The Last Performance (1929)

Synopsis:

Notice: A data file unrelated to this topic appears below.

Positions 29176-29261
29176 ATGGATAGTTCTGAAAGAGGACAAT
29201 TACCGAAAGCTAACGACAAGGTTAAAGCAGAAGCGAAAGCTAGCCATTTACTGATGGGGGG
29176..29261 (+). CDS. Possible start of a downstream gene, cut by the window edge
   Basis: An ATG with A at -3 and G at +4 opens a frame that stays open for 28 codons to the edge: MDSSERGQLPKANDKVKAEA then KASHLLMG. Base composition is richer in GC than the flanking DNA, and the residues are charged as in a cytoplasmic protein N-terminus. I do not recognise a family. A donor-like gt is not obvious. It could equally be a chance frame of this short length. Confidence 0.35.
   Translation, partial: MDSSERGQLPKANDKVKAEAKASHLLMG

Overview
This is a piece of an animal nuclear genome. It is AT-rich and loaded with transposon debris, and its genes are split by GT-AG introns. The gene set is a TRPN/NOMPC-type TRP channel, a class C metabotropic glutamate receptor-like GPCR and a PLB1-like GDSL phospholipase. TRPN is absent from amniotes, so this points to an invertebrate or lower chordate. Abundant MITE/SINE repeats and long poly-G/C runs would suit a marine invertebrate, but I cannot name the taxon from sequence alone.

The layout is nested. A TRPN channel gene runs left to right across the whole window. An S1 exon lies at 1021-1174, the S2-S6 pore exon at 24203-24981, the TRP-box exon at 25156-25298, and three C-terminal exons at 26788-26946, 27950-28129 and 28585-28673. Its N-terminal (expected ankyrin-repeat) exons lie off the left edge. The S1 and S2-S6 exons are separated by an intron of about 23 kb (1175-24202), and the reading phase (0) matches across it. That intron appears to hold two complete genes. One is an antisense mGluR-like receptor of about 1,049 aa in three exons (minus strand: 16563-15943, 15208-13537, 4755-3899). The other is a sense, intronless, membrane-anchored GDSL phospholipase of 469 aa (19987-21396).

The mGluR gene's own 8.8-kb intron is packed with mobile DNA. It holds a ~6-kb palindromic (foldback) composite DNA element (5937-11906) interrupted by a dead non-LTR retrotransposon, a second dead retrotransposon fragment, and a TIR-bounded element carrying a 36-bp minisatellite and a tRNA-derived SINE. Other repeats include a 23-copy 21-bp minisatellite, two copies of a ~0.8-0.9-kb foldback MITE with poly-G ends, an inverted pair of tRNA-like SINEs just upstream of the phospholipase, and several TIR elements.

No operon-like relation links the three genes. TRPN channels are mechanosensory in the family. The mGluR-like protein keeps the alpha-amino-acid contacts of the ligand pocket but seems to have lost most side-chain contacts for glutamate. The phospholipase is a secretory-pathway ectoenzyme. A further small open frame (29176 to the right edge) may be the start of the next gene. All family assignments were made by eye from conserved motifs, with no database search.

Personal opinion: “The Last Performance” is my second favourite silent film with Conrad. I was spellbound by the outstanding performance he gave as the mysterious, diabolical and vengeful magician. His costumes in his last silent film made in Hollywood are superb, and there are many Ross postcards of him wearing a tuxedo and sometimes a top hat. He co-stars again with the lovely Mary Philbin, and his friend Leslie Fenton plays the role of one of his assistants. The magic tricks and the hypnosis scene (which exists only in certain versions) make this film even more interesting to watch, and Conrad is the master of all. “The Last Performance” was partly a sound film, but the soundtrack is considered lost. Connie himself recorded some lines on the telephone, after he returned to Germany. A lot of footage is missing, including a memorable scene in which Erik the Great has a nervous breakdown and turns his room upside down, tearing his masks into pieces. There are several versions available, and the best one comes from the Hungarian Film Archive. The film is longer and in a better shape than the American version, but it deserves a complete restoration. It would be also great if the original soundtrack could be found. Perhaps this will be possible one day, just the way it happened with other of Conrad’s films that were considered incomplete or lost for good.

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